Afghanistan's upper house of parliament has issued a statement backing a death sentence for a journalist for blasphemy in northern Afghanistan.
The constitutionality of the case has been questioned
Pervez Kambakhsh, 23, was convicted last week of downloading and distributing an article insulting Islam. He has denied the charge.
The UN has criticised the sentence and said the journalist did not have legal representation during the case.
The Afghan government has said that the sentence was not final.
A government spokesman said recently that the case would be handled "very carefully".
Now the Afghan Senate has issued a statement on the case - it was not voted on but was signed by its leader, Sibghatullah Mojaddedi, an ally of President Hamid Karzai.
It said the upper house approved the death sentence conferred on Mr Kambaksh by a city court in Mazar-e-Sharif.
It also strongly criticised what it called those institutions and foreign sources which, it said, had tried to pressurise the country's government and judiciary as they pursued people like Mr Kambakhsh.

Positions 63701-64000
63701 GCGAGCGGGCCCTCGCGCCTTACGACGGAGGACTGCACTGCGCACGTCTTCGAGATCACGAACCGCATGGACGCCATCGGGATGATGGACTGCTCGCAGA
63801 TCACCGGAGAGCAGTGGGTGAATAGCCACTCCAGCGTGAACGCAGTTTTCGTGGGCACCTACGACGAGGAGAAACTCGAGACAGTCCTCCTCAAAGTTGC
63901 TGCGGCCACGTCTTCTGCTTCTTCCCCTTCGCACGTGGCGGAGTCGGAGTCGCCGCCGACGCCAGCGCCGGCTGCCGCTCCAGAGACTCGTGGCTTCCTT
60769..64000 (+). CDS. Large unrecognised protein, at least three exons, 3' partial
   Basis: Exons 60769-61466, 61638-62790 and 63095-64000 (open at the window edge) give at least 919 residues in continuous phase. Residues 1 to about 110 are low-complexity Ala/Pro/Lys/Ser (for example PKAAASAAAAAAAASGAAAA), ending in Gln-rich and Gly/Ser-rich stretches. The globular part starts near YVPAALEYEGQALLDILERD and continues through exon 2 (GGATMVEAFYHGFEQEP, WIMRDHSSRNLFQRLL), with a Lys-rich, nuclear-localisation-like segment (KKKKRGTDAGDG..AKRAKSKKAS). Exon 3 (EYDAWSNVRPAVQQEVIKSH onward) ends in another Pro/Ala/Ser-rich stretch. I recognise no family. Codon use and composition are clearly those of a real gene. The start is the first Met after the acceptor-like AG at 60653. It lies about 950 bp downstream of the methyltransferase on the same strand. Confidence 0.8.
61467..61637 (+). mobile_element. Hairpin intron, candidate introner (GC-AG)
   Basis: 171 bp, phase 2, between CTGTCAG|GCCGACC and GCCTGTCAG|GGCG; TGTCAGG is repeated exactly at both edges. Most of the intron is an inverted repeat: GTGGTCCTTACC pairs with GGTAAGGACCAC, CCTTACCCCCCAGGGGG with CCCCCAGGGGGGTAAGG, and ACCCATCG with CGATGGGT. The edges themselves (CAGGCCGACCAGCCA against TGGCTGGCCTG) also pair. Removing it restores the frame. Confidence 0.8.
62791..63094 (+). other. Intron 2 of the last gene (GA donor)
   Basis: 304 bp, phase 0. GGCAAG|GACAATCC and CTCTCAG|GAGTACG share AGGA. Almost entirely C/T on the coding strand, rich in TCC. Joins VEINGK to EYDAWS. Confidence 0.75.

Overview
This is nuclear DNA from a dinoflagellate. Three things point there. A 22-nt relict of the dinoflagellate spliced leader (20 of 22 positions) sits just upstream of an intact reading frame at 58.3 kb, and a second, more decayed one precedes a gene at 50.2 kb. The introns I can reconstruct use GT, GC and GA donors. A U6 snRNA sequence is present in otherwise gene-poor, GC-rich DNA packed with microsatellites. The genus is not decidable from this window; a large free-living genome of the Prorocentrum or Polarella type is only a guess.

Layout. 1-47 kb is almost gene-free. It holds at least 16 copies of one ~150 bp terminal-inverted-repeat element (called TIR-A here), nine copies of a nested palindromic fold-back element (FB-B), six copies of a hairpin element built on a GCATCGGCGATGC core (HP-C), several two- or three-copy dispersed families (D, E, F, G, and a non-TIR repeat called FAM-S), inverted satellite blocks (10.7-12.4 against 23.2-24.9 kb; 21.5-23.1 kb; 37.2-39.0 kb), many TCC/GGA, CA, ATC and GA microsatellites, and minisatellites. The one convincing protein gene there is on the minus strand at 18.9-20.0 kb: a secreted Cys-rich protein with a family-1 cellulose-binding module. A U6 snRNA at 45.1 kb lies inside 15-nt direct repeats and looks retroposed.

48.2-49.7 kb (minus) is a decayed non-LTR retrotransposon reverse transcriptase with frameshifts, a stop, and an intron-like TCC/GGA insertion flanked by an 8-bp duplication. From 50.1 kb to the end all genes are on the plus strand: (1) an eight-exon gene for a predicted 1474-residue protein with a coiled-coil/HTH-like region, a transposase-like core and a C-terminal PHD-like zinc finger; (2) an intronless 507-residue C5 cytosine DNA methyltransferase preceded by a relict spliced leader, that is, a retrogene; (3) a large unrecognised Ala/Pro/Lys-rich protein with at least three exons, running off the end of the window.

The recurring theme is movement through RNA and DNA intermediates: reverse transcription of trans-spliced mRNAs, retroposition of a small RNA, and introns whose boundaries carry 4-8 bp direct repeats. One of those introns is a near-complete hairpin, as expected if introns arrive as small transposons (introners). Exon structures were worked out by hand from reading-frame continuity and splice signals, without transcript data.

Some governments and international organisations have called for the sentence to be overturned.
A legal expert, Wadir Safi, told the BBC that parliament was not constitutionally allowed to intervene in a case in the way the Senate had done, and he was concerned the new statement might prejudice the independence of the judges.
Mr Kambakhsh's brother, Yacoub Kambakhsh, told the BBC that the journalist was very concerned about his future and said he had not had a fair trial or any lawyer to defend him.
But the provincial governor in Mazar has said the case is being handled with due process.
Mr Kambakhsh has at least two more courts in which to appeal and the sentence would have to be approved by President Karzai to be carried out.
He is a student at Balkh University and a journalist for Jahan-e Naw (New World).
He was arrested in 2007 after downloading material relating to the role of women in Islamic societies.